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'Enormous potential for psychiatry' shown by Transcendental Meditation research
by Global Good News staff writer
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13 December 2010
Distinguished psychiatrist Norman Rosenthal, MD,* eloquently described the 'enormous potential of this approach for psychiatry'—using the Transcendental Meditation Technique to treat not only Post Traumatic Stress Disorder (PTSD), but many other conditions involving stress, anxiety, and depression.
Continuing his address to the 13 December conference in New York City that launched 'Operation Warrior Wellness'—the David Lynch Foundation's nationwide initiative to offer the technique to 10,000 war veterans and their families—Dr Rosenthal went on to describe the tremendous human and financial costs of PTSD.
'One form of anxiety disorder that we've heard a lot about today is Post Traumatic Stress Disorder. This has come very much into the news because its cost both in human terms and financially is enormous.
'According to one estimate, of the more than 1.6 million military personnel deployed to Iraq and Afghanistan in the last decade, at least 1 in 7 suffers from some form of PTSD. Of these, about half never seek treatment, probably because of the stigma; and of those who seek treatment, at least half do not get adequate care—[it's] very difficult to treat.'
He also discussed recent research on Transcendental Meditation and PTSD with combat veterans of Iraq and Afghanistan, which he conducted with Sarina Grosswald, EdD, who spoke earlier in the conference.
Dr Rosenthal described a pilot study that looked at the effects of Transcendental Meditation on PTSD. David George, a young veteran featured in a video shown at the conference, was one of the study participants. 'He heard the radio ad and he thought, ''I've got nothing to lose,'' and joined up to participate,' Dr Rosenthal said.
He also described the case of another young man who, as a gunner on a Humvee in Iraq, was exposed to many explosions and other extremely traumatic events, and suffered from PTSD after returning home.
'As Dr Grosswald mentioned, this is a condition where there's hypervigilance, you feel like you're going to be attacked at any moment. There are flashbacks, memories that are very vivid; there are nightmares, your sleep is disrupted. For example, in this young man's case, every time he went over a pothole in the road . . . he would re-experience and imagine that he'd gone over an explosive device. And he would wake up at night in a nightmare, drenched with sweat. . . . He took to drinking to numb his pain, and signed up for our study as a last resort.
Once the young veteran began to practise Transcendental Medition, Dr Rosenthal said, 'bit by bit, TM began to work its magic.
'Of course it's not magic. It feels like magic—' he said, going on to list some of the many beneficial effects occurring in the body during Transcendental Meditation: 'It's EEG coherence, it's physiological changes, it's all kinds of amazing things—secretion of the hormone prolactin, which has a soothing effect. It's many actual physical things. But if you don't know all the details of what's going on, it really feels transformational.' This young man began to experience this transformation, and 'he settled down, he steadied.'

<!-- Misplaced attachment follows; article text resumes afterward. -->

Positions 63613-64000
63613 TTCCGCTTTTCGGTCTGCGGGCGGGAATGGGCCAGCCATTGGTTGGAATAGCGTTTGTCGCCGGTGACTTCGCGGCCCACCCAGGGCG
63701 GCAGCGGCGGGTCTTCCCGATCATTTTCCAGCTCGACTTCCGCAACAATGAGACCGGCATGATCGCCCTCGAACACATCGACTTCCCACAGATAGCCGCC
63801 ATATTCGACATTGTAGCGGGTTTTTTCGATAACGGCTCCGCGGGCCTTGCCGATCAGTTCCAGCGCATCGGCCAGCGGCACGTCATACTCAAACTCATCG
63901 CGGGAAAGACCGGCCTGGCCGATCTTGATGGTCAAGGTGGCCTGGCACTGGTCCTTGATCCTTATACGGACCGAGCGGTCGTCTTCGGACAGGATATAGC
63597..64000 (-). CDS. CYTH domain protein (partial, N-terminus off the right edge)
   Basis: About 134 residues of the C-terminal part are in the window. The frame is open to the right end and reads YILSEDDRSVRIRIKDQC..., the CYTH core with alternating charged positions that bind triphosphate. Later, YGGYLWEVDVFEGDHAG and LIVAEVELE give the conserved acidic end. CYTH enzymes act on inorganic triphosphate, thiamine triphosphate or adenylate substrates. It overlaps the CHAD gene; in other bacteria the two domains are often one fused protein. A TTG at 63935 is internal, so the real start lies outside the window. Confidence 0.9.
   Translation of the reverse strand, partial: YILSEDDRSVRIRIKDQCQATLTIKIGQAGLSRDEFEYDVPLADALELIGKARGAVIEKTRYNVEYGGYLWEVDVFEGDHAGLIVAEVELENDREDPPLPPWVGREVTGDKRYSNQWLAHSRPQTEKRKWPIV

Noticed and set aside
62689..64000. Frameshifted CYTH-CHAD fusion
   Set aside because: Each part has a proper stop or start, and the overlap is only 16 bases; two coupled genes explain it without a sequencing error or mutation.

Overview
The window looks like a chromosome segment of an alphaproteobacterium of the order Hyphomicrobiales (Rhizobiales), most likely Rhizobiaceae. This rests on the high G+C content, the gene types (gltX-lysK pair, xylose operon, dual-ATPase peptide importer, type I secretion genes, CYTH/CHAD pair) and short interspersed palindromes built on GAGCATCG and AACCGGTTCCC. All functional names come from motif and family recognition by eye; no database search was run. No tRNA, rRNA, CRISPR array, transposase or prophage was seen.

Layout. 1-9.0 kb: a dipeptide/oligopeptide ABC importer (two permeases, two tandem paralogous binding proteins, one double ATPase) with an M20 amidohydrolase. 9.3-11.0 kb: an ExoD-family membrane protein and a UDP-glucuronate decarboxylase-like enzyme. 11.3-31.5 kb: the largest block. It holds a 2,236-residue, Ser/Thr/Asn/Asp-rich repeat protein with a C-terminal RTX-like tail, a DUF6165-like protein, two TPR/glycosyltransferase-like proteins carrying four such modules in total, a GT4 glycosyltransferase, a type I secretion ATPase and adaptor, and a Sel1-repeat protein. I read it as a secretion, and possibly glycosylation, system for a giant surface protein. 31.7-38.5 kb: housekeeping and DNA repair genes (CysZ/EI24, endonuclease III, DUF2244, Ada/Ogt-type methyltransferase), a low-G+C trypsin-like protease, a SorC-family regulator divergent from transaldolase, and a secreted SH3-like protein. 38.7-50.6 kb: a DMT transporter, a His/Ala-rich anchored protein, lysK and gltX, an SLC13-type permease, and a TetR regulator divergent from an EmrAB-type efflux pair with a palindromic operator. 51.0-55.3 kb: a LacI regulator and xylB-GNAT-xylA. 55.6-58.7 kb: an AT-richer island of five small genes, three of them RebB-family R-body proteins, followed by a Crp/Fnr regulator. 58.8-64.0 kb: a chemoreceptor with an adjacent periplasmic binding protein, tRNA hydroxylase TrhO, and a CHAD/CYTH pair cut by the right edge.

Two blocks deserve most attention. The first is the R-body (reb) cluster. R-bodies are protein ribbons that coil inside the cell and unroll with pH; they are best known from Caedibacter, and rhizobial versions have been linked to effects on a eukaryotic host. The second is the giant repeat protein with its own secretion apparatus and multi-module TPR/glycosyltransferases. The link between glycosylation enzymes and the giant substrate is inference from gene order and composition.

'We think this is a hugely promising potential avenue for treatment of this very hard to treat condition, Dr Rosenthal said. 'I could tell you many other stories—not just of PTSD, of anxiety, of depression, of people under overwhelming stress. The potential of this approach for psychiatry is just beginning, it's just enormous. The early research is very exciting.
'As a psychiatrist, someone who tries to treat people with medications and therapy, I'm fully aware that they are far from perfect. The idea that we've got at our disposal this new approach that can in a powerful, simple, and profound way help people—for the most part on their own, without ongoing input by mental health professionals—is very exciting, especially in this era of diminishing resources.'
Global Good News will feature more presentations from the 13 December 'Operation Warrior Wellness' launch in the coming days.
See also Global Good News articles:
∙ 'Experts present research on benefits of Transcendental Meditation for veterans with PTSD'
∙ 'Dramatic improvement in PTSD in Iraq, Afghanistan veterans practising Transcendental Meditation'
∙ 'Distinguished psychiatrist urges Transcendental Meditation to treat PTSD - cites excellence of TM research'
* Norman E Rosenthal, MD, was a senior researcher in psychiatry and psychobiology for 20 years at the National Institute of Mental Health, and was the first to describe Seasonal Affective Disorder (SAD). He is clinical professor of psychiatry at Georgetown University Medical School, and conducted research on Transcendental Meditation and Iraq veterans with PTSD.
Watch replays of David Lynch Foundation live webcasts from New York City—13 December:
∙ Launch of 'Operation Warrior Wellness'
Paley Center for Media, New York City, 13 December - morning
Click here for replay.
∙ 'Change Begins Within' Benefit Gala
Metropolitan Museum of Art, New York, 13 December - evening
Click here for replay.
Healing the Wounds of PTSD Through Meditation
DLF.TV — David Lynch Foundation Television
To view a bibliography of research on Transcendental Meditation, stress, and stress-related disorders, click here.
Global Good News comment:
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